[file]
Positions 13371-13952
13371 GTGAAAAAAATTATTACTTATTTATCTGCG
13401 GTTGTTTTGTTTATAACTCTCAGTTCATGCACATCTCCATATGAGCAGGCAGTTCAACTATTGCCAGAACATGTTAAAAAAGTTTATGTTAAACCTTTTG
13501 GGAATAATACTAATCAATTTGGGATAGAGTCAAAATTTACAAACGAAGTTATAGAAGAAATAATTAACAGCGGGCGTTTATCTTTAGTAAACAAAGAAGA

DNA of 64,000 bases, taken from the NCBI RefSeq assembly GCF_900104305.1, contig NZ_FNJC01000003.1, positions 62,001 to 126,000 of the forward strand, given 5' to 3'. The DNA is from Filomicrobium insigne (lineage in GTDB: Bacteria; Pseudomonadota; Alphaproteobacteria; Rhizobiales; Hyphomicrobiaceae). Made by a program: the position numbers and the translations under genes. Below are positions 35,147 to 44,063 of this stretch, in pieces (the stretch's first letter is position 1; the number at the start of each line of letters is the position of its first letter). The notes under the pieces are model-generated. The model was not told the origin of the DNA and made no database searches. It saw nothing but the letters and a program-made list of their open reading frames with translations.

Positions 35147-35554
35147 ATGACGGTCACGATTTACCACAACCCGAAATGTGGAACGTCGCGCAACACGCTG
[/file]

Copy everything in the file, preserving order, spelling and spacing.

Positions 13371-13952
13371 GTGAAAAAAATTATTACTTATTTATCTGCG
13401 GTTGTTTTGTTTATAACTCTCAGTTCATGCACATCTCCATATGAGCAGGCAGTTCAACTATTGCCAGAACATGTTAAAAAAGTTTATGTTAAACCTTTTG
13501 GGAATAATACTAATCAATTTGGGATAGAGTCAAAATTTACAAACGAAGTTATAGAAGAAATAATTAACAGCGGGCGTTTATCTTTAGTAAACAAAGAAGA

DNA of 64,000 bases, taken from the NCBI RefSeq assembly GCF_900104305.1, contig NZ_FNJC01000003.1, positions 62,001 to 126,000 of the forward strand, given 5' to 3'. The DNA is from Filomicrobium insigne (lineage in GTDB: Bacteria; Pseudomonadota; Alphaproteobacteria; Rhizobiales; Hyphomicrobiaceae). Made by a program: the position numbers and the translations under genes. Below are positions 35,147 to 44,063 of this stretch, in pieces (the stretch's first letter is position 1; the number at the start of each line of letters is the position of its first letter). The notes under the pieces are model-generated. The model was not told the origin of the DNA and made no database searches. It saw nothing but the letters and a program-made list of their open reading frames with translations.

Positions 35147-35554
35147 ATGACGGTCACGATTTACCACAACCCGAAATGTGGAACGTCGCGCAACACGCTG